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Women

— Medical

‘Artificial ovary’ allows human eggs to be matured outside the body

By - September 14, 2010 1 Picture
We recently looked at a prototype implantable artificial kidney and now, in a move that could yield infertility treatments for cancer patients and provide a powerful new means for conducting fertility research, researchers have built an artificial human ovary that can grow oocytes into mature human eggs in the laboratory. The ovary not only provides a living laboratory for investigating fundamental questions about how healthy ovaries work, but also can act as a testbed for seeing how problems, such as exposure to toxins or other chemicals, can disrupt egg maturation and health. It could also allow immature eggs, salvaged and frozen from women facing cancer treatment, to be matured outside the patient in the artificial ovary. Read More
— Automotive

Older drivers - Safe or unsafe?

By - January 18, 2010 9 Pictures
The world's population is aging rapidly, with implications in numerous areas, not the least of which is that the number of male drivers over the age of 70 will double in the next 20 years, and the number of female drivers over 70 will treble. Does this pose a greater risk on the roads? A new in-depth report released today by the UK's IAM (Institute of Advanced Motorists contradicts the common assumption that older drivers are a danger on the roads, comprehensively proving that drivers over 70 are no more likely to cause crashes than any other driver, and are indeed, considerably safer than younger drivers. Read More
— Mobile Technology

The rise and fall (in weight) of the handbag

By - January 16, 2010 1 Picture
The rapid development of personal entertainment and communication technologies is causing quite seismic changes in the weight the average UK female carries in her handbag. Research conducted for UK Department Store chain Debenhams each year for the last two decades shows that the doubling of weight of the handbag between 2002 and 2006, due to the adoption of laptops, has been completely reversed in just three years by the adoption of smartphones, replacing laptops and filofaxes. Read More
— Health and Wellbeing

Zilico’s cervical cancer screening device: could this mean the end of pap smear testing?

By - December 2, 2009 2 Pictures
For most women, pap smear tests are a necessary but often uncomfortable experience they have to endure every few years. And afterwards, they may have a stressful few weeks waiting for the test results. A cervical cancer screening device currently being trialed in Europe could signal the end of pap smear testing. Zilico’s system consists of a portable, handheld device and a base unit and as opposed to pap smear tests, can provide a result in a matter of minutes. Read More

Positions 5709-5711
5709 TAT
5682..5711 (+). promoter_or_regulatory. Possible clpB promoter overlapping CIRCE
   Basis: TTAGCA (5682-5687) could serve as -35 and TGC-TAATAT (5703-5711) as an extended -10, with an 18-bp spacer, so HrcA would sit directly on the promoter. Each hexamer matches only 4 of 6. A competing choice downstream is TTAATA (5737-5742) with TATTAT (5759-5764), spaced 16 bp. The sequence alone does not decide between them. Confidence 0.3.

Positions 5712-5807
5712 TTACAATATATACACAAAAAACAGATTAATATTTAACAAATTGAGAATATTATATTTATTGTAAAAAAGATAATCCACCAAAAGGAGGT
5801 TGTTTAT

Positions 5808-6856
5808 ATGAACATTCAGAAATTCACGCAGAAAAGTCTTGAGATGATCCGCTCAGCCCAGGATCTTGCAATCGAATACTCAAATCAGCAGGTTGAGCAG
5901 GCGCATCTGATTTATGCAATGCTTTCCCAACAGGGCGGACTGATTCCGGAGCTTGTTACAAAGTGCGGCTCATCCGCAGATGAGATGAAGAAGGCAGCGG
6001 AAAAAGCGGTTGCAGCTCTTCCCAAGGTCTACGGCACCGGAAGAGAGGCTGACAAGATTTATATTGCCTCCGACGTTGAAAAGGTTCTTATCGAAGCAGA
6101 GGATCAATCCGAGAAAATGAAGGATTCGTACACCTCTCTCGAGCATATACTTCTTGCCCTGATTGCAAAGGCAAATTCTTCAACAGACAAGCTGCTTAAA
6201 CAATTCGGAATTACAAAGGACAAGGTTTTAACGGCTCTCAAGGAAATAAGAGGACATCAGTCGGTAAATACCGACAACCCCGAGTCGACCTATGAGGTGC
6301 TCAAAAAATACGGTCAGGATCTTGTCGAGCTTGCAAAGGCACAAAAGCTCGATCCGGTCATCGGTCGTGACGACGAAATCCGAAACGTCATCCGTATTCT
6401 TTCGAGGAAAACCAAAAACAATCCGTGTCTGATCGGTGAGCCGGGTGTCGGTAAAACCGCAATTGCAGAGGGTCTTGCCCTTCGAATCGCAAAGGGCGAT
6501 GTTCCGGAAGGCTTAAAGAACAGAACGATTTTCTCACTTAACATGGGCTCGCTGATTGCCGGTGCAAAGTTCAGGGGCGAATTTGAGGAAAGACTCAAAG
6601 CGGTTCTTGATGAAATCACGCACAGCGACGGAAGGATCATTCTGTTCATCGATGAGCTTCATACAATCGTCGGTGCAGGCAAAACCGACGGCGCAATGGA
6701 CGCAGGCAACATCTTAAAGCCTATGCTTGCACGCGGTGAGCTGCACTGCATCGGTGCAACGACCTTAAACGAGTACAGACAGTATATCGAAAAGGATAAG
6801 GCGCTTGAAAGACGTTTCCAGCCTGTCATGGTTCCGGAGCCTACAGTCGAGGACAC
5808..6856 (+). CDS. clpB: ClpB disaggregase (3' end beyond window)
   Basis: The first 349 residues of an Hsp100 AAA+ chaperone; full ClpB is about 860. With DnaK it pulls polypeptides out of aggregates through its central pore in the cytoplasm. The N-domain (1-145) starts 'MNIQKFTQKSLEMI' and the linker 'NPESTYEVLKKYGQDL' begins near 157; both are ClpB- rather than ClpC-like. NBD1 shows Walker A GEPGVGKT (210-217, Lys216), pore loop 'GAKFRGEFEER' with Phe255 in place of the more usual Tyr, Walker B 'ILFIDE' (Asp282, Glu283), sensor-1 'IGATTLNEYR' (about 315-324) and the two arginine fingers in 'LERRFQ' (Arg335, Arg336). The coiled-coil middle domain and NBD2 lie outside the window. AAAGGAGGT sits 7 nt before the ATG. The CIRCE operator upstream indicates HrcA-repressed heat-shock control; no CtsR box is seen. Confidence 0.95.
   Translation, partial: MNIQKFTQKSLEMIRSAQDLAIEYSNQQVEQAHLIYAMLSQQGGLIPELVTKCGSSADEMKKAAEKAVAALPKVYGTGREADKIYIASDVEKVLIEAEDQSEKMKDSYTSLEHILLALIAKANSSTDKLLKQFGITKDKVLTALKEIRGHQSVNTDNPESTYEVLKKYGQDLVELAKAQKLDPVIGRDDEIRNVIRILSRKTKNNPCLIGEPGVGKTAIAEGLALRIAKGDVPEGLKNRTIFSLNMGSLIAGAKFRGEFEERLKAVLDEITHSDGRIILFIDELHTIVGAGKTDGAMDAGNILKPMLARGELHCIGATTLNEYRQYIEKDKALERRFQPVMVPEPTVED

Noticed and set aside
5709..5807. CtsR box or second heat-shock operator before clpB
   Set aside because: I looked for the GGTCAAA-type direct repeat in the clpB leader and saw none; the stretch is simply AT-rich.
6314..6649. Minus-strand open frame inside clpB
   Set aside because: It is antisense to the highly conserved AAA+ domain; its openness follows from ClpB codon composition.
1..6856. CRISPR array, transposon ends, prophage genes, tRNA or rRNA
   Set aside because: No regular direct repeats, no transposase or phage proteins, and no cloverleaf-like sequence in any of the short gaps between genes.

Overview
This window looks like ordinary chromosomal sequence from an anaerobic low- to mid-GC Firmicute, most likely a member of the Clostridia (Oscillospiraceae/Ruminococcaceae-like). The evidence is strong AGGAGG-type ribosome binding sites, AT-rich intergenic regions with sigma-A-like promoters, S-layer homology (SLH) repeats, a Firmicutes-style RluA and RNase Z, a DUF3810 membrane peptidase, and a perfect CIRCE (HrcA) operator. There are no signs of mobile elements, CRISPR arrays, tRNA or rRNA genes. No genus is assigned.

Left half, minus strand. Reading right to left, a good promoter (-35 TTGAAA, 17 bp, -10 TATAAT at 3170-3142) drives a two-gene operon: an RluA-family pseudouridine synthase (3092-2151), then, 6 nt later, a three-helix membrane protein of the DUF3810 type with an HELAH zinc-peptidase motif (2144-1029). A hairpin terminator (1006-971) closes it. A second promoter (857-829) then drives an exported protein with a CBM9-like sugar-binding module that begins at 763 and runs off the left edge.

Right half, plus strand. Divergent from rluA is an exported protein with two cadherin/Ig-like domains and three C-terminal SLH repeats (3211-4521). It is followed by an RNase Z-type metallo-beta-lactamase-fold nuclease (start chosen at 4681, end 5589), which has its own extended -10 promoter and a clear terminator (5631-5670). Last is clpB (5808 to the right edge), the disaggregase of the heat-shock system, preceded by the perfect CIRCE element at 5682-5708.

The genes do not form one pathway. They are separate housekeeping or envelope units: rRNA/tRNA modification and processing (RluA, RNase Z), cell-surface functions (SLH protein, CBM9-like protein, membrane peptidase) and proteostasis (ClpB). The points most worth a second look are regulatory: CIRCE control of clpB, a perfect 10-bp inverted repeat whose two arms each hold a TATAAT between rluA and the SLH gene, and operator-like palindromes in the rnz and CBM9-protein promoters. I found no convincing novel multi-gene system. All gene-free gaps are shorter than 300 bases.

— Wearable Electronics

‘Nice Cup In Bra’ - the world's weirdest golfing accessory?

By - November 16, 2009 3 Pictures
There seems to be a rush on inventive underwear this week with our second - and even more impractical - example coming from Triumph International Japan, who twice a year unveil a concept bra that highlights a popular trend or draws attention to social issues. Earlier this year saw the Konkatsu Bra designed to help Japanese women on the hunt for a man. The latest bra is designed to appeal to the growing numbers of female golfers in Japan looking for a unique way to practice their putting. Read More
— Medical

Researchers ease monthly burden for world's poorest women

By - October 25, 2009 1 Picture
For most women the obligatory monthly visit that is the menstrual cycle is a quietly endured and discreetly dealt with occurrence. Feminine products in every size, shape and color, and available for purchase from supermarkets to public restrooms, lessen the burden. But contrast this reality with that of women living in impoverished countries for whom these commonplace hygiene products are unaffordable luxuries. This glaring discrepancy has prompted Sustainable Health Enterprises (SHE), together with researchers from North Carolina State University, to create affordable, quality sanitary pads to ease the lives of millions of women who, for several days a month, know another kind of period pain. Read More
— Medical

‘Mixed reality’ patient helps medical students with intimate exams

By - August 12, 2009 1 Picture
Routine physical examinations of a more intimate nature may become a little less awkward and a little more precise according to a team of engineering students from the University of Florida. The team's design of a ‘mixed reality’ human patient could be the answer in managing this delicate aspect of bedside manner. The mixed reality human is named Amanda Jones and she exists, in both virtual and physical form, as a life-sized cyberspace image on a flat screen, and as a mannequin with a prosthetic breast. Her purpose is noble: to help train medical students to conduct intimate breast exam procedures. Read More
— Wearable Electronics

Concept bra to help Japanese women on the hubbie hunt

By - May 19, 2009 8 Pictures
“Concept” and “bra” aren’t two words you’d typically expect to go together too often. After all, a bra is the epitome of simplicity. As Seinfeld's George Costanza once remarked, “Two cups in the front, two loops in the back. How do they do it?” Well, Japanese lingerie maker Triumph International has complicated the humble undergarment with its concept “Konkatsu bra” – a bra that is designed to help Japanese women search for husbands by proudly declaring they're on the hunt. Read More
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